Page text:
First, I don’t remember ever claiming that climate models used a straight feedback-amplification method. And I am absolutely positive I never said GCM’s use feedback fractions. I would not expect them to. This is a total straw man. I am using a simple feedback amplification model as an abstraction to represent the net results of the models in a way layman might understand, and backing into an implied fraction f from published warming forecasts and comparing them to the 1.2C non-feedback number. Much in the same way that scientists use the concept of climate sensitivity to shortcut a lot of messy detail and non-linearity. I am, however, open to the possibility that mine is a poor mental model, so lets think about it.
Let’s start with an analogy. There are very complicated electronic circuits in my stereo amplifier. Nowadays, when people design those circuits, they have sophisticated modeling programs that can do a time-based simulation of voltage and current at every point in the circuit. For a simulated input, the program will predict the output, and show it over time, even if it is messy and non-linear. These models are in some ways like climate models, except that we understand electronic components better so our parametrization is more precise and reliable. All that being said, it does not change the fact that a simple feedback-gain model for sections of the complex amplifier circuitry is still a useful mental model for the process at some level of abstraction, as long as one understands the shortcomings that come from any such simplification.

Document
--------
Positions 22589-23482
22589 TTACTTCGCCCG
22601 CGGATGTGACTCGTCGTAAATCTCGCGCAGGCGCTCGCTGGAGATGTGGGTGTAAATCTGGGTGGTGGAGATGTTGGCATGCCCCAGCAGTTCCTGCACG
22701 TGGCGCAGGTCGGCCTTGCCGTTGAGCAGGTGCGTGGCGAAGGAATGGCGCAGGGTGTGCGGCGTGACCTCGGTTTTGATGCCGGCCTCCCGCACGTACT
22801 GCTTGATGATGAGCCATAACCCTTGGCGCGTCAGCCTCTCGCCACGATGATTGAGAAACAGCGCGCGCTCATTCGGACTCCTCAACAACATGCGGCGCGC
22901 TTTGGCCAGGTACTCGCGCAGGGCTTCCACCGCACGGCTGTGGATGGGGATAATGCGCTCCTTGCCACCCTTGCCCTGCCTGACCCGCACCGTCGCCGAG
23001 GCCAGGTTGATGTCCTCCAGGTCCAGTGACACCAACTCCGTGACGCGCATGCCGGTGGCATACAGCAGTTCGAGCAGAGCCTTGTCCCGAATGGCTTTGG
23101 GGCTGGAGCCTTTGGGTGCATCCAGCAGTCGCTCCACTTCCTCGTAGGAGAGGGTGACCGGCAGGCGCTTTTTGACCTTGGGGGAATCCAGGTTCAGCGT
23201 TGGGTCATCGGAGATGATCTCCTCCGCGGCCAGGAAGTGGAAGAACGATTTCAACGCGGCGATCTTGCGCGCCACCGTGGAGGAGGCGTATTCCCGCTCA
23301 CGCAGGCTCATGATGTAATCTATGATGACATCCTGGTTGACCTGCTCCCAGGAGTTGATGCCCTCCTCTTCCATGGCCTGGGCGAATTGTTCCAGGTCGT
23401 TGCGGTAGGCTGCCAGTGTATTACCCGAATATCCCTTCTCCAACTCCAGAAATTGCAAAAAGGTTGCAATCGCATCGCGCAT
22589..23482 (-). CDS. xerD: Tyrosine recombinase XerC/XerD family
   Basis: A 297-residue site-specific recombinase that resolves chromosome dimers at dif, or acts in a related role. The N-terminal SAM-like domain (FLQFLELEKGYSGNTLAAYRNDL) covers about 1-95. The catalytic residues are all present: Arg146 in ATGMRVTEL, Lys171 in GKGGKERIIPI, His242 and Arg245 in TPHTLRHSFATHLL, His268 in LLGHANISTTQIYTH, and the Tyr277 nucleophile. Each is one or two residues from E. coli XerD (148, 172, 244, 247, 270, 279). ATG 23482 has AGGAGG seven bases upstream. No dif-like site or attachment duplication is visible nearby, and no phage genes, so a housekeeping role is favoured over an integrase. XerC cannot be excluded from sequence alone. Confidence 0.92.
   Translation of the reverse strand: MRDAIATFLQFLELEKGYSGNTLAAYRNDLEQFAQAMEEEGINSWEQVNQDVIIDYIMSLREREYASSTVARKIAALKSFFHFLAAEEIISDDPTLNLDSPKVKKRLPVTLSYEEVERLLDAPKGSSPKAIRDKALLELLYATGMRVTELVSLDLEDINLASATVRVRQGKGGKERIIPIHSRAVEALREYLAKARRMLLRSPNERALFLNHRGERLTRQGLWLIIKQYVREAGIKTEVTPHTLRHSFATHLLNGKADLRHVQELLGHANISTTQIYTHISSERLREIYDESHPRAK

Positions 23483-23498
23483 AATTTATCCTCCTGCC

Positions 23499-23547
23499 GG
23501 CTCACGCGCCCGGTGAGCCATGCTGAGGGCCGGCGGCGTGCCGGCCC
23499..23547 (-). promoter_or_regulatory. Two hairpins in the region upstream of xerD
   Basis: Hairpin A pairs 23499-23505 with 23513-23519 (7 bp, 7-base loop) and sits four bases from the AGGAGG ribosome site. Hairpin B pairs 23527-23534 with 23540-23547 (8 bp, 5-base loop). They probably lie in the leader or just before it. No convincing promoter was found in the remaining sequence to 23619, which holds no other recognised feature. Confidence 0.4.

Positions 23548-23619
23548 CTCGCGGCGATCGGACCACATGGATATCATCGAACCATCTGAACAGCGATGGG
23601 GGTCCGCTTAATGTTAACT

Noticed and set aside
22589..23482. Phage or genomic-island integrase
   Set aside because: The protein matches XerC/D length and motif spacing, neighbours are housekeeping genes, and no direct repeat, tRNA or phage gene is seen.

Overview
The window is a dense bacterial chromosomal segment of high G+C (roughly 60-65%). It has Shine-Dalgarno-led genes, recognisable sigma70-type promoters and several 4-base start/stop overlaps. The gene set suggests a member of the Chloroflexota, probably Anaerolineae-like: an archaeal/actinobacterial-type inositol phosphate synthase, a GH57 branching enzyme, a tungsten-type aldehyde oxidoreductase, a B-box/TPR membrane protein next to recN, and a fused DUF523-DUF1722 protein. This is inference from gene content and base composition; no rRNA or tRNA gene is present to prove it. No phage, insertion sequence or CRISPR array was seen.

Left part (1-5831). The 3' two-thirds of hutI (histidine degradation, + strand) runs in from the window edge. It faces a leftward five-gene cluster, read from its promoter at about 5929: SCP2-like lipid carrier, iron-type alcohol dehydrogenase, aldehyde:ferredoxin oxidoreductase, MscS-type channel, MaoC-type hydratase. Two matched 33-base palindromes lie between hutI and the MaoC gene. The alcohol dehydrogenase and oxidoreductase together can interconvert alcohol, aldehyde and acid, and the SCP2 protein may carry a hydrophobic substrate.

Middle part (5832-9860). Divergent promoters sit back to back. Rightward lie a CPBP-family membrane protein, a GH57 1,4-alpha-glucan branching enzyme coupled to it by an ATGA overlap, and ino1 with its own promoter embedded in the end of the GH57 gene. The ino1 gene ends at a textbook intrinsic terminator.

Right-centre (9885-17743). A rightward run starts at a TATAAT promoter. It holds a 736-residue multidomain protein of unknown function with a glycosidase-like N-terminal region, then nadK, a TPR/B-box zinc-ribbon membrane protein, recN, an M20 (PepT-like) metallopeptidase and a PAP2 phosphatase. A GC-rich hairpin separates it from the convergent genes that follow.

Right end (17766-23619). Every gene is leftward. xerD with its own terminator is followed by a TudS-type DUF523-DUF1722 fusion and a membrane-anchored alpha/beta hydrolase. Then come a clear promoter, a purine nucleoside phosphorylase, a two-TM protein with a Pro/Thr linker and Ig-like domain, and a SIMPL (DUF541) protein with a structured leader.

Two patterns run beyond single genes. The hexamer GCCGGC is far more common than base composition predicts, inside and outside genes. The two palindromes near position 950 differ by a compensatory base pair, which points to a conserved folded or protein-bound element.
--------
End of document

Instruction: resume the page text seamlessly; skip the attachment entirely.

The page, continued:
The author is essentially challenging the use of Gain = 1/ (1-f) to represent the operation of the feedbacks here. So let’s think about if this is appropriate. Let’s begin with thinking about a single feedback, ice albedo. The theory is that there is some amount of warming from CO2, call it dT. This dT will cause more ice to melt than otherwise would have (or less ice to form in the winter). The ice normally reflects more heat and sunlight back into space than open ocean or bare ground, so when it is reduced, the Earth gets a small incremental heat flux that will result in an increase in temperatures. We will call this extra increase in temperature f*dT where f is most likely a positive number less than one. So now our total increase, call it dT’ is dT+f*dT. But this increase of f*dT will in turn cause some more ice to melt. By the same logic as above, this increase will be f*f*dT. And so on in an infinite series. The solution to this series for a constant value of f is dT’ = dT/(1-f) … thus the formula above.
So the underlying operation of the feedback is the same: Input –> output –> output modifies input. There are not somehow different flavors or types of feedback that operate in radically different ways but have the same name (as in his Mustang joke).